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Louisiana man ordered released after 43 years of solitary confinement

State officials may announce their decision on former Black Panther Party leader Albert Woodfox, who has been in solitary confinement for more than 40 years, as early as Tuesday.

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    A prisoner stands behind a wire razor fence at the Louisiana State Penitentiary at Angola, La. Albert Woodfox, the last of three high-profile Louisiana prisoners known as the "Angola Three," could walk free within days after a federal judge ordered state officials to release him immediately.
    Judi Bottoni/AP/File
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Albert Woodfox, the last of three high-profile Louisiana prisoners known as the "Angola Three," could walk free within days after a federal judge ordered state officials to release him immediately. He has been in solitary confinement or isolation for 43 years.

US District Judge James Brady, the judge overseeing the closely watched human rights case, said Monday that the 68-year-old former Black Panther Party prison leader should be granted immediate freedom and not be tried again in the death of a prison guard stabbed to death during prison upheavals in 1972.

Amnesty International and the United Nations have condemned Woodfox's imprisonment as inhumane. Human rights advocates contend solitary confinement of the kind suffered by Woodfox is a form of torture.

Brady ordered Woodfox's unconditional release in a strongly-worded ruling. He cited doubt that the state could provide a "fair third trial"; the inmate's age and poor health; the unavailability of witnesses; "the prejudice done onto Mr. Woodfox by spending over forty years in solitary confinement," and "the very fact that Mr. Woodfox has already been tried twice."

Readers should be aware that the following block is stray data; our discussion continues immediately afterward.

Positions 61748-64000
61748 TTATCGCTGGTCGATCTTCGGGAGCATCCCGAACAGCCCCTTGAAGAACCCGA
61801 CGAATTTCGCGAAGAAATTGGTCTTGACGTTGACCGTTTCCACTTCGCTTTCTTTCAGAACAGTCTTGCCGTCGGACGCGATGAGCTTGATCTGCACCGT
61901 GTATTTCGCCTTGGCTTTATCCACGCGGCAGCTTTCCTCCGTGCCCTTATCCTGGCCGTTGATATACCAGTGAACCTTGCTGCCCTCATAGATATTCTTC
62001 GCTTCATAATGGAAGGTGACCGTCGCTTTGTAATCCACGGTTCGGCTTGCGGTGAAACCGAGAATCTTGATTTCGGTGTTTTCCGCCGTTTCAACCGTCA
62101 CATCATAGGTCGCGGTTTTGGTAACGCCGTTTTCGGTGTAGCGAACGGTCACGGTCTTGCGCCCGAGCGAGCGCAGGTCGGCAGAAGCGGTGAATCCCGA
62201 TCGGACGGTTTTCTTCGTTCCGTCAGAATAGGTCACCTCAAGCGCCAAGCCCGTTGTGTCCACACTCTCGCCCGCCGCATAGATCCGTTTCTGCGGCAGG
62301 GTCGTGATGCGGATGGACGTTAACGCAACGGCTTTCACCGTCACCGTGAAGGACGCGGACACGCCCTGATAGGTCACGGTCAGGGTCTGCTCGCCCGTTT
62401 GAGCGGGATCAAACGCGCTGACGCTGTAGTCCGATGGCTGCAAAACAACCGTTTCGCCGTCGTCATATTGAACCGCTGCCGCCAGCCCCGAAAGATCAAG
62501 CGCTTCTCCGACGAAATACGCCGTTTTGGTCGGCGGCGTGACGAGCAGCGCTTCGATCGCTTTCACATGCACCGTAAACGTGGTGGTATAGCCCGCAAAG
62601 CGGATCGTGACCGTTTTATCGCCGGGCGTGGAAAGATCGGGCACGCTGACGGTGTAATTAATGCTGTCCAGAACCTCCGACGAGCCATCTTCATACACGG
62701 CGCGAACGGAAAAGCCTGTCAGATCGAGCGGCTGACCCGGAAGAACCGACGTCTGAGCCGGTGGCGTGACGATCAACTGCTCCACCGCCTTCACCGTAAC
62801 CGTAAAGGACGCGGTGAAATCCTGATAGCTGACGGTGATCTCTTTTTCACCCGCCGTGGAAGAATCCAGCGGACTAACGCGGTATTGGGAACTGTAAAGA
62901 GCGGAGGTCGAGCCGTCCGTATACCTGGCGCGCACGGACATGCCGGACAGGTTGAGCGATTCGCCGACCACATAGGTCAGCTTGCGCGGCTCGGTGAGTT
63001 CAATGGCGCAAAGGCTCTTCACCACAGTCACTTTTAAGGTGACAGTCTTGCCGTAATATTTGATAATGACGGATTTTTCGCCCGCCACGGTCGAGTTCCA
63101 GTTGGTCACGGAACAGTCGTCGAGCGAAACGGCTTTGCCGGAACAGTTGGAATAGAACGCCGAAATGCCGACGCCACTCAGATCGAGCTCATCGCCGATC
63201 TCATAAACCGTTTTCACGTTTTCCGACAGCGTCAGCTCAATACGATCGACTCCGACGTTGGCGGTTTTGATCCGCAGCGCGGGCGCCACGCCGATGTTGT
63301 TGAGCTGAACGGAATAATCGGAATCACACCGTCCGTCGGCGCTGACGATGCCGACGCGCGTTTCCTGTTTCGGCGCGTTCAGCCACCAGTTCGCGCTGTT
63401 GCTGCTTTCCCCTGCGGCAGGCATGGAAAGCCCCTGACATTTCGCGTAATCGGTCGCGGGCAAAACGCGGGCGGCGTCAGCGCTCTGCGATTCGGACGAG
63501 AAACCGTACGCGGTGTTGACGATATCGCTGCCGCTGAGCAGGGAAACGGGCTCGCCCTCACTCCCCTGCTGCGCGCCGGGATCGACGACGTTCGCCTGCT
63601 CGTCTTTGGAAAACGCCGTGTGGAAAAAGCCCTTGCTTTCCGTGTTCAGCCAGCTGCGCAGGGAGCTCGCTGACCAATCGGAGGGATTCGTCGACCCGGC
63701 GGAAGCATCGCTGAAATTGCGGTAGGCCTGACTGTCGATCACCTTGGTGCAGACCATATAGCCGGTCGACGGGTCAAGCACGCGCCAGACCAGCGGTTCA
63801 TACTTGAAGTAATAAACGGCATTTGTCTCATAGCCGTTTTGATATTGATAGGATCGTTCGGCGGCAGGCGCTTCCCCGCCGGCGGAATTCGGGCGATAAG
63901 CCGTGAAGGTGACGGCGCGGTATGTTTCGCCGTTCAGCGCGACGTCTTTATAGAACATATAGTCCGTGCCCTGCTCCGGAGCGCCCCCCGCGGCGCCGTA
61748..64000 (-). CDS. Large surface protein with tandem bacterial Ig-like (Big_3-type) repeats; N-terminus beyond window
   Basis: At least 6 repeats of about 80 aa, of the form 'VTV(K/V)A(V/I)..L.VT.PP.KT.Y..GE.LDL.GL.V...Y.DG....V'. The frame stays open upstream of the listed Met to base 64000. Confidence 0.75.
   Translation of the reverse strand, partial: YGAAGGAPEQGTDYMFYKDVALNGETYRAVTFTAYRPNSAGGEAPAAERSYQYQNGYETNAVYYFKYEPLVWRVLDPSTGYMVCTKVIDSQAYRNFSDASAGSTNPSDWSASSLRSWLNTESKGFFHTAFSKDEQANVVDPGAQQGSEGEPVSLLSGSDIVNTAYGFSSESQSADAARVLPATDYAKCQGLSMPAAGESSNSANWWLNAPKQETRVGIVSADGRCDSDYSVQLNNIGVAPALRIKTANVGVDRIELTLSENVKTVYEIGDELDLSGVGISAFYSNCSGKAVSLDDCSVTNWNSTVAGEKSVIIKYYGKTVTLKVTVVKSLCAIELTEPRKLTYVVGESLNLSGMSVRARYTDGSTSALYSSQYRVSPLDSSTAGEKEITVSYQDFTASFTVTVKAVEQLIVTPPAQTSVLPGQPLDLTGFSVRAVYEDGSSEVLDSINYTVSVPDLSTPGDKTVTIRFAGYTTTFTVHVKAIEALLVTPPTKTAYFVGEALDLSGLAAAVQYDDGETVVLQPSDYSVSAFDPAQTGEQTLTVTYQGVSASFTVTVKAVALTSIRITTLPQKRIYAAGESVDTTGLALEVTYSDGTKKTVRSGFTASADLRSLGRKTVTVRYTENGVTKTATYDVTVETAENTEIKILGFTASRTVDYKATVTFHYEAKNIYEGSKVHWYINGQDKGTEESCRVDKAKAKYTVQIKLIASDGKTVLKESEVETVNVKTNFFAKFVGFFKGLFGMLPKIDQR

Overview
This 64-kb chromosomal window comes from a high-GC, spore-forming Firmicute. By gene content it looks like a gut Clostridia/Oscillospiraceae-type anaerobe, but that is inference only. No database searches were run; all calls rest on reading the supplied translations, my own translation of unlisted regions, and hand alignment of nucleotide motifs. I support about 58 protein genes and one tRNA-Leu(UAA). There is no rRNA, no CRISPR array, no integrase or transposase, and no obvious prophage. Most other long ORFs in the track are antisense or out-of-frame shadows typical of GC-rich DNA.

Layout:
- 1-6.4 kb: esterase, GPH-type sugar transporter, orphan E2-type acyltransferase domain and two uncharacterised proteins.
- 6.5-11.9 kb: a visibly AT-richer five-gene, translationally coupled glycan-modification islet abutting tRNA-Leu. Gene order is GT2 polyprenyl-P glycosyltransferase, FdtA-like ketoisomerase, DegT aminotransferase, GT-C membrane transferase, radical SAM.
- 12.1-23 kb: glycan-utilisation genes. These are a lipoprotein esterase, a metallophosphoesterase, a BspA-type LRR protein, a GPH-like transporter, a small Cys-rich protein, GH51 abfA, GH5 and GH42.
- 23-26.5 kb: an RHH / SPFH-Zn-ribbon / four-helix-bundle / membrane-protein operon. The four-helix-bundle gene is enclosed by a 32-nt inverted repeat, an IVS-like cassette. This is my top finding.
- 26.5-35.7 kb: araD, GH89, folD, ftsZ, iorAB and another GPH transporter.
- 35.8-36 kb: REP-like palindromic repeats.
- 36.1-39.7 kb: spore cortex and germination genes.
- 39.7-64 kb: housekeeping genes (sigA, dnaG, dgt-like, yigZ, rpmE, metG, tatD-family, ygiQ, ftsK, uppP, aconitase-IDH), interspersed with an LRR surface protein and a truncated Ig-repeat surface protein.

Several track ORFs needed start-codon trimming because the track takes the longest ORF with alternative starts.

Woodfox was accused, along with three other prisoners, in the stabbing death of Brent Miller, a 23-year-old guard at the Louisiana State Penitentiary at Angola. Miller was killed during a period of prison upheaval sparked by Black Panther activism aimed at improving conditions inside Louisiana's notorious prisons.

Woodfox was convicted twice at trial, but both convictions were overturned on the grounds of racial prejudice and lack of evidence.

Jasmine Heiss, a senior campaigner with Amnesty International USA, called Brady's ruling "a momentous step toward justice."

George Kendall and Carine Williams, his lawyers, were on their way to seek his release Monday night from the West Feliciana Parish Detention Center, where he has been placed in isolation awaiting his third trial.

Louisiana Attorney General James "Buddy" Caldwell has vowed to appeal the federal judge's order. The state has asked for an emergency stay of Brady's ruling from the 5th US Circuit Court of Appeals in New Orleans. The 5th Circuit was expected to rule soon — perhaps as early as Tuesday.

Tory Pegram of the International Coalition to Free the Angola 3, who is working with Woodfox's lawyers on his release, said she spoke with Woodfox late Monday.

"He's excited and nervous," she said.

Other prisoners in the Angola Three were Robert King and Herman Wallace. All three became members of the Black Panther Party while in prison, Pegram said. She said they were active in hunger strikes and work stoppages to protest conditions at the infamous prison. Pegram said their activism spurred changes that improved prison conditions.

Woodfox and Wallace were both serving armed robbery sentences and contended they were singled out for harsh treatment because of their political activism. Wallace died last year, days after a judge freed him and granted him a new trial. King was released in 2001 after his conviction in the death of a fellow inmate in 1973 was reversed.

Woodfox is in solitary confinement at a prison in St. Francisville, Louisiana, awaiting trial or his release.

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